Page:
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Re: August for the N&C Midwest..

Post  HouseofWool on 8/4/2011, 8:31 pm

I'm totally bummed out. I dumped the first of 2 garbage cans growing potatoes and it was a complete bust. There were only a few, roughly 1" in diameter and then there were a few at the bottom there were completely rotten.

I don't hold out any more hope for the other one either.

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Re: August for the N&C Midwest..

Post  madnicmom on 8/7/2011, 2:27 pm

I, too, houseofwool, lost all pototoes this year. I grew mine in containers.



BBG - question: with all this heat, when I look at the Fall planting schedule and the germination chart for the things that need to start from seed. I'm torn! Carrots/peas/beets will most likely NOT germinate in this heat. I guess I'm gonna need that hoop house! LOL



It's 90 with a heat index of 100 today! Sad I'm so sick of this weather!

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Re: August for the N&C Midwest..

Post  nancy on 8/7/2011, 8:14 pm

with a little luck, today was the last of the really hot stuff. (fingers crossed) i picked another dozen or so tomatoes today and finally got brave enough to pull a few carrots. i cut them up and steamed them, then tossed them in butter and added some brown sugar. holy canolli were they good! i will certainly pull more tomorrow. Cool



with the cooler temperatures this week, i'm going to plant sugar snaps, carrots, and broccoli. these i will plant here at the house where i can keep a better eye on them. i have a bunch of bind weed to clear from here, but that should be easy enough (fingers crossed again).



am i allowed to say i'm ready for september?

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Re: August for the N&C Midwest..

Post  Goosegirl on 8/7/2011, 9:27 pm

Our weather is cooling this week as well, so I am going to put out some carrot and maybe some broccoli seeds. I am anxiously waiting for my first tomatoes and my first watermelon to ripen.

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Re: August for the N&C Midwest..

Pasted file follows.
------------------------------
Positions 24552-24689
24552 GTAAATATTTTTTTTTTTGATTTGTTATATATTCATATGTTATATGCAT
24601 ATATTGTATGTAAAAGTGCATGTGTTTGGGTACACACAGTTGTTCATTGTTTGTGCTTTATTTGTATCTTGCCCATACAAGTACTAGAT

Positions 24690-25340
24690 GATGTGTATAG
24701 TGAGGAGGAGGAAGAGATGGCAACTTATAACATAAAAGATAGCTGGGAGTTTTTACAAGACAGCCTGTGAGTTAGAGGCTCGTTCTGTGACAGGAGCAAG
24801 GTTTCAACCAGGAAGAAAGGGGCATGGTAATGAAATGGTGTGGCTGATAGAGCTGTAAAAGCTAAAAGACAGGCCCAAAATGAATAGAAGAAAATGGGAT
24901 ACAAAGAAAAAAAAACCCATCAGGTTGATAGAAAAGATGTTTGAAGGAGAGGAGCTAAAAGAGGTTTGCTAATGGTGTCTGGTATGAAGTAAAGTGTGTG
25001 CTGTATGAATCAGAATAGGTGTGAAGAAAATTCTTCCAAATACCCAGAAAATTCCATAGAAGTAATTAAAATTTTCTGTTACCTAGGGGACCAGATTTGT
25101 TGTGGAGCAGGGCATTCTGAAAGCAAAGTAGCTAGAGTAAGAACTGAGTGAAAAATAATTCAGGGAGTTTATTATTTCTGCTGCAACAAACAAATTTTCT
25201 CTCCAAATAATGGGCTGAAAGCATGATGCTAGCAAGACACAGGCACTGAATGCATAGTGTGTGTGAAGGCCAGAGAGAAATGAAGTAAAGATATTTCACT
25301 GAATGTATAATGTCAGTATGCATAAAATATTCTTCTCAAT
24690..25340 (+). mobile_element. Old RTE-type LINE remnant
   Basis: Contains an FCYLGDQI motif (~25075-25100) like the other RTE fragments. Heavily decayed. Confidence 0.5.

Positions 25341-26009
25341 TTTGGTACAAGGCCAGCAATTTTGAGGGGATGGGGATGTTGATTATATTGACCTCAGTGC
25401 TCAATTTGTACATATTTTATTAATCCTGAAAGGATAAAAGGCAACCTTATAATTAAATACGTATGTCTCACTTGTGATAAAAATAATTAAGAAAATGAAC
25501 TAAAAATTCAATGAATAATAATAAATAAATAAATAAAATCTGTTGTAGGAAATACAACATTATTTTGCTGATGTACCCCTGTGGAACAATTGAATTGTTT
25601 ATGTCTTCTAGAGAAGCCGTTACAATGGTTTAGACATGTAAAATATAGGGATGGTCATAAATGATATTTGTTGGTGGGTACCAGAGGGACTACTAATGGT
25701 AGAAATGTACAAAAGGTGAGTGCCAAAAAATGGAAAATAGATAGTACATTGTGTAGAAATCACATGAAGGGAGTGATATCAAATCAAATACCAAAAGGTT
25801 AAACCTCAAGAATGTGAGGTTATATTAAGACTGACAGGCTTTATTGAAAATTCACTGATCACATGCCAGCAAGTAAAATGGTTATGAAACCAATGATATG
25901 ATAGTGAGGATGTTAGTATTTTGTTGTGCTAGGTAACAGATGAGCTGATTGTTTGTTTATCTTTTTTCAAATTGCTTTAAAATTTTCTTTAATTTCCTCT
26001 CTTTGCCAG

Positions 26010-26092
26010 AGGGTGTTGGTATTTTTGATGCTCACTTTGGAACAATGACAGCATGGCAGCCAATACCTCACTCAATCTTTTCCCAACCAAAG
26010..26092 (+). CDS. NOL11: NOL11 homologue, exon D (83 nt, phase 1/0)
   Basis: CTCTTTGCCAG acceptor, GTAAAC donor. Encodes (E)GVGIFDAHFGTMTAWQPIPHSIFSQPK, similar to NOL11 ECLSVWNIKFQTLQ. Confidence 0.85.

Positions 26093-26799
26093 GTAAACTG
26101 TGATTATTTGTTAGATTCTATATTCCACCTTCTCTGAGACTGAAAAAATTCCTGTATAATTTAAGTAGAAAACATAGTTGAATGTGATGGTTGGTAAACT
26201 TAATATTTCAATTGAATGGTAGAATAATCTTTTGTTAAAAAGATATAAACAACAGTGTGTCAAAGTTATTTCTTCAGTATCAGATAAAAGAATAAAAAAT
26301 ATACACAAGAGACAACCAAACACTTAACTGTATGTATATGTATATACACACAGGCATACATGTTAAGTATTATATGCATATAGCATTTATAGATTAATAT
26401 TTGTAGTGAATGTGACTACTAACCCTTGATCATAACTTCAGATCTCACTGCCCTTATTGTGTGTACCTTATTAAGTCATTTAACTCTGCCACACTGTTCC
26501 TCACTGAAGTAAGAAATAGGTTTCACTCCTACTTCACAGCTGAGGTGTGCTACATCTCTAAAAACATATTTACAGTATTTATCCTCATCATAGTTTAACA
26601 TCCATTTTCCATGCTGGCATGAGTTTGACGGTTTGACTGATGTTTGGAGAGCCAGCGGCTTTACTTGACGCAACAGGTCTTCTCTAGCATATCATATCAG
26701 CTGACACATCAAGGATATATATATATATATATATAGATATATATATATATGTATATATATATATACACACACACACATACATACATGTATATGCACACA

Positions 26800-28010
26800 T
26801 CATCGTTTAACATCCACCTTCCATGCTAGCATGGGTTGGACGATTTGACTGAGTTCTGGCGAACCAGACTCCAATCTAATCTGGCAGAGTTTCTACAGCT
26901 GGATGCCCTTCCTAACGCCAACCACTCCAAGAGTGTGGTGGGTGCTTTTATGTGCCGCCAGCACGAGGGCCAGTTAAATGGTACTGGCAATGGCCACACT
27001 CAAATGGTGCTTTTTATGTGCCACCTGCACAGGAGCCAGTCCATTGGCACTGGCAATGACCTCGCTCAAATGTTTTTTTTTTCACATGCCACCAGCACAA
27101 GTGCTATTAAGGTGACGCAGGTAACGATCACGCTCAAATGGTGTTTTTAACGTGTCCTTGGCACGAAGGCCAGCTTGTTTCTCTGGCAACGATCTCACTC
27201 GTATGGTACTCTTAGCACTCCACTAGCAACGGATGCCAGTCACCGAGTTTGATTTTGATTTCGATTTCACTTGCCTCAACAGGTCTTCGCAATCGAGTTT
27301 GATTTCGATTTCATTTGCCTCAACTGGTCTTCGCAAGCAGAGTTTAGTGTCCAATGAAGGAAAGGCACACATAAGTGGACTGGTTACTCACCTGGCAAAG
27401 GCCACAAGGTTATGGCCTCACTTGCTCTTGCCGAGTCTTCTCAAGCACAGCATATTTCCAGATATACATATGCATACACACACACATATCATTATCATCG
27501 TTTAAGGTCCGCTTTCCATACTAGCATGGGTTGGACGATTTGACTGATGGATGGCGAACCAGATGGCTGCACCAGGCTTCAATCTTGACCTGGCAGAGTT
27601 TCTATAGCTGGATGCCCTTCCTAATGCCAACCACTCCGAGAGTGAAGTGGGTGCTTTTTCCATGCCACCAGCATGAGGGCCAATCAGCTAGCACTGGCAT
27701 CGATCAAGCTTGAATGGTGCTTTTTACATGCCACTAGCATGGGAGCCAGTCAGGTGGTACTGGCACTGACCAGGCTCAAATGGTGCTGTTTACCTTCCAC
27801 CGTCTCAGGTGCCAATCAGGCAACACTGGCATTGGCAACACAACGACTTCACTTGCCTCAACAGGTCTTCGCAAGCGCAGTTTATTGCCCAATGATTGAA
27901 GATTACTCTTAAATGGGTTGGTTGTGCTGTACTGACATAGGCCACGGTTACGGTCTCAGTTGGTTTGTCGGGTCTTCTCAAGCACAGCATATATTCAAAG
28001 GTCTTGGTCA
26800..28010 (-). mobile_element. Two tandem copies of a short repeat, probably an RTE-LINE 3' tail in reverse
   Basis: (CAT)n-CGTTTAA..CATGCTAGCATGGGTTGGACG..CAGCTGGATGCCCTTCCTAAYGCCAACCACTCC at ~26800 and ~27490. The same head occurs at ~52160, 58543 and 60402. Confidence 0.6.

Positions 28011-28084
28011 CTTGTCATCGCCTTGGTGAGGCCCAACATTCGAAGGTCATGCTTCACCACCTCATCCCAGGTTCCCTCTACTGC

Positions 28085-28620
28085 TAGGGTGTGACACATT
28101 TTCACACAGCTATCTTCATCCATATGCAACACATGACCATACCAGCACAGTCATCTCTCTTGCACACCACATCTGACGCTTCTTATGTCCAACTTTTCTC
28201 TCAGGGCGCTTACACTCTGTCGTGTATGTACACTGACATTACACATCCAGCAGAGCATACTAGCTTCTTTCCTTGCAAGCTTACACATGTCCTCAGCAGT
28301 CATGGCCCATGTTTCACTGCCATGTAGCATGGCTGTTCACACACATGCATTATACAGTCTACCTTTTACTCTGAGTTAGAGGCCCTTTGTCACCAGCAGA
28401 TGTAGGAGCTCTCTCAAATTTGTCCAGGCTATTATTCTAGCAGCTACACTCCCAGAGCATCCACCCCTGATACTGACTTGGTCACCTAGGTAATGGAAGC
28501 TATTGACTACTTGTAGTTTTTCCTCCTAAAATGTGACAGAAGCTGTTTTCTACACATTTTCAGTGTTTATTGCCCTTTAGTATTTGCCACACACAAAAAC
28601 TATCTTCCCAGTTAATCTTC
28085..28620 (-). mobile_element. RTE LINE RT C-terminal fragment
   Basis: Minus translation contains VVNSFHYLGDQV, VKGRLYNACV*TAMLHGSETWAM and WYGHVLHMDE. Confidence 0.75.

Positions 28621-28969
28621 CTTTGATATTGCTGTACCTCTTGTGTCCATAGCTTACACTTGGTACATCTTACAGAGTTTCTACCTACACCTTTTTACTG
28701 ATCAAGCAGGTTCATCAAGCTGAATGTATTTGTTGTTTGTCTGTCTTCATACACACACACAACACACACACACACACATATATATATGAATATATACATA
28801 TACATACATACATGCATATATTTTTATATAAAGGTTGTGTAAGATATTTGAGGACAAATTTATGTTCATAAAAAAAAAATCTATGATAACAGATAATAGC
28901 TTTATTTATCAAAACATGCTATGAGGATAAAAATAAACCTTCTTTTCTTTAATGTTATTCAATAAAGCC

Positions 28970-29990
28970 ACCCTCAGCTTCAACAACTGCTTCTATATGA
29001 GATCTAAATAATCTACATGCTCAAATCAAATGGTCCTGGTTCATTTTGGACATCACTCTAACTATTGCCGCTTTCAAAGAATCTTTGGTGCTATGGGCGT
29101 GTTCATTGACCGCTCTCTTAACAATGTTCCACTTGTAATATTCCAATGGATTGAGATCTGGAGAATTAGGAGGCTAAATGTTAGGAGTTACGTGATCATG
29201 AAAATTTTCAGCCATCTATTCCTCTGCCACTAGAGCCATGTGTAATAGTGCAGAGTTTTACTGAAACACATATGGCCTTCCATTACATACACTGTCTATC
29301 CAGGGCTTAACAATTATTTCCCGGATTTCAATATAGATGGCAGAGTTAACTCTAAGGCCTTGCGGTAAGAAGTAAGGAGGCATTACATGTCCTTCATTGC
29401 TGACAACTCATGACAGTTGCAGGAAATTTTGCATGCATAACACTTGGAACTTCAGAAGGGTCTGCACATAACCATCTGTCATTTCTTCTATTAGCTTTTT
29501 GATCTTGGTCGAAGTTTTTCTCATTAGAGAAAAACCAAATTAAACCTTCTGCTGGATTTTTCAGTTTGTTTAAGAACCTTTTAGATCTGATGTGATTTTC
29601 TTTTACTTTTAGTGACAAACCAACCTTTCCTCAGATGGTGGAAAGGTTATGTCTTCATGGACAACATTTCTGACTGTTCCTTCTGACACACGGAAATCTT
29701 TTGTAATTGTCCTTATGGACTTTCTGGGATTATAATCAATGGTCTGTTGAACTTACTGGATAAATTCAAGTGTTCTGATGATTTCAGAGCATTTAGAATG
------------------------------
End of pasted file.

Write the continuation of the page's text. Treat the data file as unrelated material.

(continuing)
Post  BackyardBirdGardner on 8/7/2011, 10:29 pm

So far, it looks like you Ohioans are in the same boat as me. Heat, heat, heat! Well, it looks like our heat has broken. This looks to be a "pattern shift," too. Which means that we should be done with the super hot stuff, maybe even be below normal, for the next couple of weeks. Once this time passes, it may be too late for the real summer heat to return, climatologically speaking. Let's hope so!

BBG - question: with all this heat, when I look at the Fall planting schedule and the germination chart for the things that need to start from seed. I'm torn! Carrots/peas/beets will most likely NOT germinate in this heat. I guess I'm gonna need that hoop house! LOL

I know what you mean! I am in the same boat, too. However, I plan to start things indoors where it's cool. I started a "fall gardening" thread if you haven't seen it. I plan to update it when I do anything significant in the garden. Right now, I have lettuces sprouted inside where it's cooler. In another week, I'll pop them in the garden....maybe late this week if we get the high of only 81F they are talking about. I did put my potatoes in the ground on a "flyer" to see if I can get lucky. But, carrots and spinaches will just have to wait awhile longer. I can't really keep them inside too long to dodge the heat. I will likely start peas, cauliflower, and broccoli really soon (early this week) AND another round of lettuce as soon as those hit the garden.

(edit: One thing I forgot to add is that I don't know how long it takes soil to cool off. I know mine was running in the mid-90s just last week. Water didn't do much to bring the temps down, either. However, with temps supposed to drop into the upper 60s at night, that has to be helpful. Maybe a little water early in the morning will drop those temps, or hold them low, long enough to get some plants to germinate if you don't have anything set up inside to sprout seeds.)

In a nutshell, there are things we can do to dodge the heat, but it's also still a crapshoot. No doubt unusually long, hot summers affect fall gardening. But, don't worry too much about shorter to harvest crops like radishes, spinaches, and lettuces. We have plenty of time to get those in no matter what happens with the remainder of summer or even an early onset of winter.

Stay vigilant! I hope I answered your question. If not, ask me again, and I'll go until we get it answered.

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Re: August for the N&C Midwest..

Post  UnderTheBlackWalnut on 8/8/2011, 12:02 am

BackyardBirdGardner wrote:
(edit: One thing I forgot to add is that I don't know how long it takes soil to cool off. I know mine was running in the mid-90s just last week. Water didn't do much to bring the temps down, either. However, with temps supposed to drop into the upper 60s at night, that has to be helpful. Maybe a little water early in the morning will drop those temps, or hold them low, long enough to get some plants to germinate if you don't have anything set up inside to sprout seeds.)

BBG - after your 90+ meat thermometer reading, I went looking for soil temps online and found this site...of course as folks were just commenting on another thread, everyone's mini-climates are different, but thought this might be of interest...